A ninth eagle with lead poisoning has been admitted to Merville’s MARS Wildlife Rescue Centre.
The mature female bald eagle was found on the ground in a Campbell River Park on Feb. 11, a MARS Facebook post said.
“When we found her, she was kind of laying down in the forest, not really standing,” said Kiersten Shyian, assistant manager of wildlife rehabilitation. “She was very wobbly and she was very laboured in her breathing.
A thorough exam and blood test confirmed that the bird’s symptoms were due to lead poisoning.
In 2019, MARS saw a total of nine eagles with lead poisoning. Since the start of the year, the rescue centre has taken care of nine eagles. At least two have come from the Campbell River area.
The wildlife rescue centre’s first patient of 2020 was a bald eagle with lead poisoning that was found off Highway 19A in Ocean Grove.
Shyian said he’s now free of lead, but remains in MARS’ care for other issues. He’s not out of the woods yet, but Shyian said those other health concerns aren’t necessarily due to the lead poisoning.
Bald eagle 57, the mature female found on Feb. 11, is getting better.
“She’s much more alert and she’s a lot feistier than when she came in,” said Shyian.
There are treatment options available for birds with lead poisoning, but it can be costly. MARS launched a fundraiser at the beginning of February to help offset those costs. It’s aiming to raise $3,000, which would cover lead treatment and blood tests for 24 eagles.
Even a single fragment of lead the size of a grain of rice can cause lethal damage to organs and the brain, said MARS.
“Symptoms of lead poisoning include lethargy, anorexia, paralysis, blindness, torticollis, ataxia, tremors, seizures, laboured breathing, and death,” said MARS. “The treatment is rigorous and expensive.”
One round of chelation drug and blood lead tests for treatment costs the centre about $125. It says most poisoned birds will need more than one round and require treatment for secondary infections and symptoms. They may also need extra heat support, fluid therapy and tube or hand feeding multiple times a day, the centre said.
The outcome for eagles admitted to the rescue centre with lead poisoning isn’t usually positive.
“So out of the nine that we’ve admitted this year, we’ve had five either die or have to be euthanized because the lead levels are so high,” said Shyian.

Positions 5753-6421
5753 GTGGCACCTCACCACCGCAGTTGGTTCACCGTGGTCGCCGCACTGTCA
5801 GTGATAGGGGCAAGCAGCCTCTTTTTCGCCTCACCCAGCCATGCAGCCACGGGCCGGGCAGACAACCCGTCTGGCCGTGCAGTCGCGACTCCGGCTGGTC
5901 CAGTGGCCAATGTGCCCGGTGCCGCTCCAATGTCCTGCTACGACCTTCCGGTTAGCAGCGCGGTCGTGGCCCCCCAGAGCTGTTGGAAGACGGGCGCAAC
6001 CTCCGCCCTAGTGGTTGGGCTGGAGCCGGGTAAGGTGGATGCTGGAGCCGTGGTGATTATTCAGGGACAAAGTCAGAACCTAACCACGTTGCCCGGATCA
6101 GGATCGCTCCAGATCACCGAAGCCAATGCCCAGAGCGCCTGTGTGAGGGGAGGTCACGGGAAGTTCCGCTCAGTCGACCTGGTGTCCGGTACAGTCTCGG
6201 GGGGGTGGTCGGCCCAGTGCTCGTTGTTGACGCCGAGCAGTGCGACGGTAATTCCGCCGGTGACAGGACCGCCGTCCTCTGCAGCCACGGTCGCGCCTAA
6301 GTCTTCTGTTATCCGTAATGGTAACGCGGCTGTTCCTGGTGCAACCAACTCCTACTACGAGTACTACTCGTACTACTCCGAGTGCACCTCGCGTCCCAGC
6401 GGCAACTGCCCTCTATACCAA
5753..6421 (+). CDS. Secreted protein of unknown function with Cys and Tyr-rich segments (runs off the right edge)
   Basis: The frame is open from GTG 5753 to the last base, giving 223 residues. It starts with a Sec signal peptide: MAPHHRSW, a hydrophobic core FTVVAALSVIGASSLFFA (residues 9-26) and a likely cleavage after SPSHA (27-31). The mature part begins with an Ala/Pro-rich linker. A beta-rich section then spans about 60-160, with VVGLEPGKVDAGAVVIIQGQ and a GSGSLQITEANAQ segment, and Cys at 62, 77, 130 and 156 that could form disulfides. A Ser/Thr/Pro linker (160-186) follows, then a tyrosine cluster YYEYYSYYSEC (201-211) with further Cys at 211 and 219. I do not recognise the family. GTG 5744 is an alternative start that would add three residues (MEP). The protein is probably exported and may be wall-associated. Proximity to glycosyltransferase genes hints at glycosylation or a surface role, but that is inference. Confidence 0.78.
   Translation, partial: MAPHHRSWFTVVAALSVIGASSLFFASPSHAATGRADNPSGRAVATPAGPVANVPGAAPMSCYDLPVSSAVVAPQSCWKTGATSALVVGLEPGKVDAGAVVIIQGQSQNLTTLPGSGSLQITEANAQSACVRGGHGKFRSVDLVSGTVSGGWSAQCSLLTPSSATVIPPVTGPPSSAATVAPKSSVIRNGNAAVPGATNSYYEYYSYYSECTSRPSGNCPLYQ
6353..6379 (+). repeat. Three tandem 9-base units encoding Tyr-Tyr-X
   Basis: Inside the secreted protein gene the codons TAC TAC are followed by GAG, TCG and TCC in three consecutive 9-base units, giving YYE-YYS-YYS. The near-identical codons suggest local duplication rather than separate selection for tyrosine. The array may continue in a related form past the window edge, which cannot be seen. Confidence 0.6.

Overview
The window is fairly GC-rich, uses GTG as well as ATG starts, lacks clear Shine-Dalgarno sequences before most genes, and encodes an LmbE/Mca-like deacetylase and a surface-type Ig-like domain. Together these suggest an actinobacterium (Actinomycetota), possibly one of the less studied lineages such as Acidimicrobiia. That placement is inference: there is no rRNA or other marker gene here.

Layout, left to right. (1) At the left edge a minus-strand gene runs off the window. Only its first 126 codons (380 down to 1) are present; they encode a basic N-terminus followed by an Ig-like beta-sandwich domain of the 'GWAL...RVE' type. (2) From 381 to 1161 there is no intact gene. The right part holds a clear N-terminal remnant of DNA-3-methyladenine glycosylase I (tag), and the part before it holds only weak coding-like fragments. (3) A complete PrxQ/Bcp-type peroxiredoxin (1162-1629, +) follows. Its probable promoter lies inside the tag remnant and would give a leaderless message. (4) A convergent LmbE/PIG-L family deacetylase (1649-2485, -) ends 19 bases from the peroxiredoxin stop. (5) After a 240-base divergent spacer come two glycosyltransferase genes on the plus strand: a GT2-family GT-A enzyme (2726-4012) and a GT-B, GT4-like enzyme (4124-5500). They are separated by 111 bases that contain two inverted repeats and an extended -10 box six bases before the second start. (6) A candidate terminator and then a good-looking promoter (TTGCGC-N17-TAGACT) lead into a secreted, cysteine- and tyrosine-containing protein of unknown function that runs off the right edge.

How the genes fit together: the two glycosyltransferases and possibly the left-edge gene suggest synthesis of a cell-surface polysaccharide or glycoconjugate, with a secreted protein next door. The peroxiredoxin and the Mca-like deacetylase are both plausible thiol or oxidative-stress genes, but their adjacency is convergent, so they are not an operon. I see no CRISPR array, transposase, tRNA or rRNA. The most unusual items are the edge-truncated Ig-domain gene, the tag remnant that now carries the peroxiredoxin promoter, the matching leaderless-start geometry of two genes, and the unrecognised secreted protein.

Two of the birds currently receiving treatment are “doing really well,” she said. “But even in the future, the lead has already taken a toll on their internal organs.
“We’re not necessarily curing them of lead poisoning, but we are prolonging the life that they’ll have.”
MARS continues to encourage hunters and anglers to find alternatives to lead for their outdoor pursuits.
“Even if we stop all lead use immediately, the lead that is currently hazardous in the environment will stay there indefinitely,” the rescue centre said in January. “This is a current problem, but will also continue to be one for many generations to come.”
Gyl Andersen, manager of wildlife rehabilitation, told the Mirror at the time that many people just aren’t aware of how lead ammunition affects animals in the environment.
“It’s still going to be present in the environment,” she said. “There’s some lakes that are quite contaminated with lead sinkers and grains of lead and there are animals walking around that probably have lead shot in them and a lot of animals probably have it in their guts as well.
Shyian said MARS is not against hunting or angling.
“There’s a lot of people out there that based on the things we say and the things we post, they kind of feel that we’re against hunting, which isn’t the case at all,” she said.
Instead, the wildlife centre is encouraging people to use environmentally-friendly alternatives.
The wildlife rescue has a lead poisoning display in the works for its visitor’s centre in Merville.
MARS is accepting donations for its lead poisoning treatment in person at the wildlife rescue centre, over the phone (778-428-2000) or on its website.